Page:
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Modest MUSSORGSKY (1839 – 1881) Boris Godunov (1868) Highlights
Prologue: Da zdrávstvuet tsar Borís Feódorovich! (Coronation of Boris)
Act II: Skázochka pro to i syo – A preslávny vityá, dostóiny konovód (Apartments scene)
Act III scene 2: Váshey, strásti ya nye vyéryu (Polonaise) – O tsaryévich, umolyáyu (Love duet)
Act IV scene 2: Chur, chur! Kto govorít: ubíytsa? (Death of Boris)
Act IV scene 3: Deo, Gloria, Gloria (The Simpleton in the Kromy Forest)
Ruggero Raimondi (bass) – Boris Godunov; Vyacheslav Polozov (tenor) – Gregory/Dimitri; Paul Plishka (bass) – Pimen; Galina Vishnevskaya (soprano) – Marina; Nikita Storoyev (bass) – Rangoni; Kenneth Riegel (tenor) – Prince Shuisky; Matthew Adam Fish (treble) – Feodor; Catherine Dubosc (mezzo-soprano) – Xenia; Mira Zakai (mezzo-soprano) – Nurse; Nicolai Gedda (tenor) – Simpleton; Jacques Trigeal (tenor) – Lavitski; Michel Pastor (bass) – Chernikovsky.
The Chevy Chase Elementary School Chorus, The Oratorio Society of Washington, The Choral Arts Society of Washington, National Symphony Orchestra/Mstislav Rostropovich.
Recorded in July 1987, in the John F Kennedy Center for Performing Arts, Washington DC
WARNER APEX 2564 61520-2 [65:32]

 


Boris Godunov is a work that, with its long, continuous scenes and monumental structure, does not lend itself easily to a highlights disc, especially if the intention is to give a fair cross-section of the opera. The producers of this compilation, drawn from a complete recording originally issued by Erato, wisely concentrate the choice on a few substantial chunks, covering most of Boris’s part. To this they add a couple of snippets that can stand on their own, out of context. It is very much the same concept as Chandos’s highlights disc in their "Opera in English" series, although the non-Boris excerpts differ from the ones on this Warner disc.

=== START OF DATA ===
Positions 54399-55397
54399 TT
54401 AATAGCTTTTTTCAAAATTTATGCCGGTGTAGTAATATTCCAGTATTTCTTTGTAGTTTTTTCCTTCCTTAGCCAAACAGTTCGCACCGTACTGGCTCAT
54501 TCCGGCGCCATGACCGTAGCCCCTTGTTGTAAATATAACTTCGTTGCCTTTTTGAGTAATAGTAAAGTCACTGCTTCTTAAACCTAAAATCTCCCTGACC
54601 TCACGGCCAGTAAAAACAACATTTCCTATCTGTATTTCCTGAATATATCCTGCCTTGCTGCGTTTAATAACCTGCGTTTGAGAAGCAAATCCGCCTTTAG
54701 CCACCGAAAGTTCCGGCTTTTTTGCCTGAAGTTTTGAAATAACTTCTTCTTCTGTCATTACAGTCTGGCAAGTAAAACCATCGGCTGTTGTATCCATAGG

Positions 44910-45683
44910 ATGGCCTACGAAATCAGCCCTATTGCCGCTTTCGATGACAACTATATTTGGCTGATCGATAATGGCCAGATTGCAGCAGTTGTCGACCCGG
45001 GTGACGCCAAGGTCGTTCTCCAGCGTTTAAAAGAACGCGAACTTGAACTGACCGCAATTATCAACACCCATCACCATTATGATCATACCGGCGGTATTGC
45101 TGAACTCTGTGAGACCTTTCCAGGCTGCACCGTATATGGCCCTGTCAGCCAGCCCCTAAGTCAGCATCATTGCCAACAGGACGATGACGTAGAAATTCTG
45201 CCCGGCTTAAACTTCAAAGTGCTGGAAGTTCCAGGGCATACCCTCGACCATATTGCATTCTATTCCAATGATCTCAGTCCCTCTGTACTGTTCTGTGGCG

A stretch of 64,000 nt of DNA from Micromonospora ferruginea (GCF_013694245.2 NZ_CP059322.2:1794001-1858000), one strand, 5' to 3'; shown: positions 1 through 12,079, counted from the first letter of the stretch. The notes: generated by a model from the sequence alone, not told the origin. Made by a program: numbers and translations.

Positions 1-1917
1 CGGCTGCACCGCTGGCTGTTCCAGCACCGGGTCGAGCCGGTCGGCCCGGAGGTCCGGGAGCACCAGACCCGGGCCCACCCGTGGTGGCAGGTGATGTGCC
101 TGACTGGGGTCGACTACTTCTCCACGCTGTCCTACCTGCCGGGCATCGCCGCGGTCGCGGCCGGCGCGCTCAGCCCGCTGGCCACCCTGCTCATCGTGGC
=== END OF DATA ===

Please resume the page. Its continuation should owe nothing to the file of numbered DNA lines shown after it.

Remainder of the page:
In effect the two discs are artist portraits of John Tomlinson and Ruggero Raimondi respectively, and since both recordings are based on the first version from 1868 in David Lloyd-Jones’ edition (i.e. Mussorgsky’s "original" without Rimsky-Korsakov’s tidying-ups) they invite to illuminating comparisons. First of all the two Borises are quite different voice types. Tomlinson’s is a true bass: dark, heavy, massive; Raimondi’s is much more baritonal: lighter, more nimble and smoother.

These differences are also, at least partly, mirrored in the conductors’ interpretation of the score, most of all in their choice of tempo for the Boris scenes. Paul Daniel (Tomlinson) is much slower; he needs 28 minutes for the Apartments scene whereas Rostropovich (Raimondi) takes only 25. There is a similar difference in the Death scene: Daniel 24½; Rostropovich 20.

Of course tempo is not everything and both versions offer valid impersonations of the ill-fated tsar, and while the ideal, as so often, is somewhere in between - neither is much off the mark. For listeners who crave the original language, Tomlinson is of course ruled out, although English works surprisingly well as a substitute for Russian, which I first discovered more than twenty years ago when I actually heard Tomlinson in this opera at the ENO.

Leaving the Chandos at that and concentrating on the Apex, it is apparent from the very first chords of the coronation scene that this is going to be a no-nonsense traversal of this powerful score. The chiming bells, the dark, threatening brass chords and the really punchy choral singing have you at once sitting up in your chair. Rostropovich has always been one of the most dynamic of musicians, whether as cellist, pianist or conductor and it is obvious that he relishes the pungent harmonies of Mussorgsky’s original. Tempos are, as I have already mentioned, fastish – the polonaise (track 4) is unusually lively – but "Slava" is never rigid: he knows where to hold back and as a whole, judging from these excerpts (I haven’t heard the complete recording) this is as good an interpretation as any of this many-faceted score.